(c) The court may order any person convicted under this section to be examined by one or more psychiatrists.

(d) Harassment in the second degree is a class C misdemeanor.

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Related Offenses

Conn. Gen. Stat. § 53a-189a. Voyeurism: Class D felony. (2006)
(a) A person is guilty of voyeurism when, (1) with malice, such person knowingly photographs, films, videotapes or otherwise records the image of another person (A) without the knowledge and consent of such other person, (B) while such other person is not in plain view, and (C) under circumstances where such other person has a reasonable expectation of privacy, or (2) with intent to arouse or satisfy the sexual desire of such person or any other person, such person knowingly photographs, films, videotapes or otherwise records the image of another person (A) without the knowledge and consent of such other person, (B) while such other person is not in plain view, and (C) under circumstances where such other person has a reasonable expectation of privacy.

(b) Voyeurism is a class D felony.

Conn. Gen. Stat. § 53a-40e. Standing Criminal Protective Orders (2011)
(a) If any person is convicted of 

(1) a violation of section 53a-59, 53a-59a, 53a-60, 53a-60a, 53a-60b, 53a-60c, 53a-70, 53a-70a, 53a-70b, 53a-71, 53a-72a, 53a-72b, 53a-181c, 53a-181d, 53a-181e, 53a-182b, 53a-183, 53a-223, 53a-223a or 53a-223b or attempt or conspiracy to violate any of said sections or section 53a-54a, against a family or household member, as defined in section 46b-38a, or 

(2) any crime that the court determines constitutes a family violence crime, as defined in section 46b-38a, or attempt or conspiracy to commit any such crime, 

the court may, in addition to imposing the sentence authorized for the crime under section 53a-35a or 53a-36, if the court is of the opinion that the history and character and the nature and circumstances of the criminal conduct of such offender indicate that a standing criminal protective order will best serve the interest of the victim and the public, issue a standing criminal protective order which shall remain in effect for a duration specified by the court until modified or revoked by the court for good cause shown. If any person is convicted of any crime against a family or household member, as defined in section 46b-38a, other than a crime specified in subdivision (1) or (2) of this subsection, the court may, for good cause shown, issue a standing criminal protective order pursuant to this subsection.


(b) Such standing criminal protective order may include, but need not be limited to, provisions enjoining the offender from 

(1) imposing any restraint upon the person or liberty of the victim; 

(2) threatening, harassing, assaulting, molesting, sexually assaulting or attacking the victim; or 

(3) entering the family dwelling or the dwelling of the victim.

(c) Such standing criminal protective order shall include the following notice: "In accordance with section 53a-223a of the Connecticut general statutes, violation of this order shall be punishable by a term of imprisonment of not less than one year nor more than five years, a fine of not more than five thousand dollars, or both."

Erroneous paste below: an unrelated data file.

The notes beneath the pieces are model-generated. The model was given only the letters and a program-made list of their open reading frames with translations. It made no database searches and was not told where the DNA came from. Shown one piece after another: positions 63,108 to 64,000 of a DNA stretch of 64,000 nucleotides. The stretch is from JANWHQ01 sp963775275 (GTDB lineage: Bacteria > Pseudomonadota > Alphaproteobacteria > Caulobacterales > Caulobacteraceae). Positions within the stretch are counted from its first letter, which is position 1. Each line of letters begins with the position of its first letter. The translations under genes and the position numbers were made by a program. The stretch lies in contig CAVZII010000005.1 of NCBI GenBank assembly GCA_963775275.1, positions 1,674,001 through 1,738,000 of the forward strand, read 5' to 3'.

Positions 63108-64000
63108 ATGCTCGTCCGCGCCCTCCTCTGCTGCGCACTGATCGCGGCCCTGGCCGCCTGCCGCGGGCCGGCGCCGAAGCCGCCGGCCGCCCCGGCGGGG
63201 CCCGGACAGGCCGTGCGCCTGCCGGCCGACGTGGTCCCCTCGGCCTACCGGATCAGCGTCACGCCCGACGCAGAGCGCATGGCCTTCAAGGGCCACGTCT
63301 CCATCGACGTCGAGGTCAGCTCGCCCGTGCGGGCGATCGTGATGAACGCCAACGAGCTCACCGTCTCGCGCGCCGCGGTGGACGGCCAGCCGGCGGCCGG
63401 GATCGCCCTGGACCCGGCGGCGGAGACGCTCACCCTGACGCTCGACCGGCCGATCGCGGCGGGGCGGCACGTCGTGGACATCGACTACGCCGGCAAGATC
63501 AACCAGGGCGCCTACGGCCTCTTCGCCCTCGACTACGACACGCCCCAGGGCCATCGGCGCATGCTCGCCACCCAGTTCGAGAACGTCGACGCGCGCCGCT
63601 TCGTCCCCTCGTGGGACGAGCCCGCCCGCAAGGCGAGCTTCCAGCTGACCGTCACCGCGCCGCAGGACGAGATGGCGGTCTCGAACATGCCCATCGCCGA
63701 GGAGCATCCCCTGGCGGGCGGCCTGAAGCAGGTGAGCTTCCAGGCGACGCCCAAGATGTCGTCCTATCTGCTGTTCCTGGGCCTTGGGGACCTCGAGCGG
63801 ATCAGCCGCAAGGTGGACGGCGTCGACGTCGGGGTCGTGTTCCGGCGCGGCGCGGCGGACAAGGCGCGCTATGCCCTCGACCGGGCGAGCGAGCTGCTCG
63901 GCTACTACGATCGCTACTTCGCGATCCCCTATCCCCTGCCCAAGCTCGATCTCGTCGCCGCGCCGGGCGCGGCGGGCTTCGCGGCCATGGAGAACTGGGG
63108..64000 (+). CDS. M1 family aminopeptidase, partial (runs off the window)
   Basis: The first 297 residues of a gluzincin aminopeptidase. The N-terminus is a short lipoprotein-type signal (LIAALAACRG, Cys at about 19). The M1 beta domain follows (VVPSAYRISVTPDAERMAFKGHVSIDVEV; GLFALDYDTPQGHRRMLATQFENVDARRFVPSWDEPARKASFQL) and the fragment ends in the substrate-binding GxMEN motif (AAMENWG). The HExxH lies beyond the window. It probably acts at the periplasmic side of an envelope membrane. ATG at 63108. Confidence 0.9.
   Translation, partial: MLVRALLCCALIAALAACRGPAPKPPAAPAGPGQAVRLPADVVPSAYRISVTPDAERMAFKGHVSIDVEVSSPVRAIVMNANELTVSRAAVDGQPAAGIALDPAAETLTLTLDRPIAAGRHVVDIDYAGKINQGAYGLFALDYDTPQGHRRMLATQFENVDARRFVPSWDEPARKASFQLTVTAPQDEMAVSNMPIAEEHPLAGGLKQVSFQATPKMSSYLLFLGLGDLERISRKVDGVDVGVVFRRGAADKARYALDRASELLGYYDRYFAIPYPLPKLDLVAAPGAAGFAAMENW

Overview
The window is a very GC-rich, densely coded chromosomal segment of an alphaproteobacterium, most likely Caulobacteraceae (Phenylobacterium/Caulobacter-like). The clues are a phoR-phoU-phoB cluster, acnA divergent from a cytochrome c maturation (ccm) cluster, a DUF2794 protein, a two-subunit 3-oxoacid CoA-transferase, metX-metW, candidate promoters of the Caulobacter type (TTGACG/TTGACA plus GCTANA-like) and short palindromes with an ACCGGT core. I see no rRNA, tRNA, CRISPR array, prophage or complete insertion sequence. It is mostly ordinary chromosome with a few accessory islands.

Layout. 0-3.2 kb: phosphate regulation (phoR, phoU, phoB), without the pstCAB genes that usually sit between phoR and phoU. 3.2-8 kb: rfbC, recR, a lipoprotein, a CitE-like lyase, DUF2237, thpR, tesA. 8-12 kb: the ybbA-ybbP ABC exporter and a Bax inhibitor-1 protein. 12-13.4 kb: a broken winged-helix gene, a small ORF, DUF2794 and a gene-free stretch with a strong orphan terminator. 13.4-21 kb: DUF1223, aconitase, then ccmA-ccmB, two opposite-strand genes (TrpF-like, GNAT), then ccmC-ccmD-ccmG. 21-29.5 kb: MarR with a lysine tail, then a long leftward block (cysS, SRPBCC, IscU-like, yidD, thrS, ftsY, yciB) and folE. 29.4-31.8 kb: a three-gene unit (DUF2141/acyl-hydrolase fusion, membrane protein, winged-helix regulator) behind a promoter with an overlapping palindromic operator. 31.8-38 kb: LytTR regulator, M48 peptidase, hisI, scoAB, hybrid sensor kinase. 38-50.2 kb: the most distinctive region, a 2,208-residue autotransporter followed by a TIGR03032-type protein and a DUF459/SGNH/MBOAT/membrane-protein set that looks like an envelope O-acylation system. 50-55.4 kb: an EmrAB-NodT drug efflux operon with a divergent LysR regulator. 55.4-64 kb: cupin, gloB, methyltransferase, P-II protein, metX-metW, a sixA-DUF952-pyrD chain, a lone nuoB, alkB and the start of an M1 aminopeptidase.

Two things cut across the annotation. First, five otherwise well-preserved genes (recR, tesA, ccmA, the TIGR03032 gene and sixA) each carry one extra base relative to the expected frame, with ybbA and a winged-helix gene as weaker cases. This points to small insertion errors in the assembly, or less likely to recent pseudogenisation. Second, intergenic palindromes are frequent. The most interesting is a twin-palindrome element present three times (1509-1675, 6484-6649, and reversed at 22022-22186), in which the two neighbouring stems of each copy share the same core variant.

Conn. Gen. Stat. §53a-61aa. Threatening in the First Degree: Class D Felony (2012)

(a) A person is guilty of threatening in the first degree when such person (1) (A) threatens to commit any crime involving the use of a hazardous substance with the intent to terrorize another person, to cause evacuation of a building, place of assembly or facility of public transportation or otherwise to cause serious public inconvenience, or (B) threatens to commit such crime in reckless disregard of the risk of causing such terror, evacuation or inconvenience; (2) (A) threatens to commit any crime of violence with the intent to cause evacuation of a building, place of assembly or facility of public transportation or otherwise to cause serious public inconvenience, or (B) threatens to commit such crime in reckless disregard of the risk of causing such evacuation or inconvenience; or (3) commits threatening in the second degree as provided in section 53a-62, and in the commission of such offense he uses or is armed with and threatens the use of or displays or represents by his words or conduct that he possesses a pistol, revolver, shotgun, rifle, machine gun or other firearm. No person shall be found guilty of threatening in the first degree under subdivision (3) of this subsection and threatening in the second degree upon the same transaction but such person may be charged and prosecuted for both such offenses upon the same information.

(b) For the purposes of this section, "hazardous substance" means any physical, chemical, biological or radiological substance or matter which, because of its quantity, concentration or physical, chemical or infectious characteristics, may cause or significantly contribute to an increase in mortality or an increase in serious irreversible or incapacitating reversible illness, or pose a substantial present or potential hazard to human health.

(c) Threatening in the first degree is a class D felony.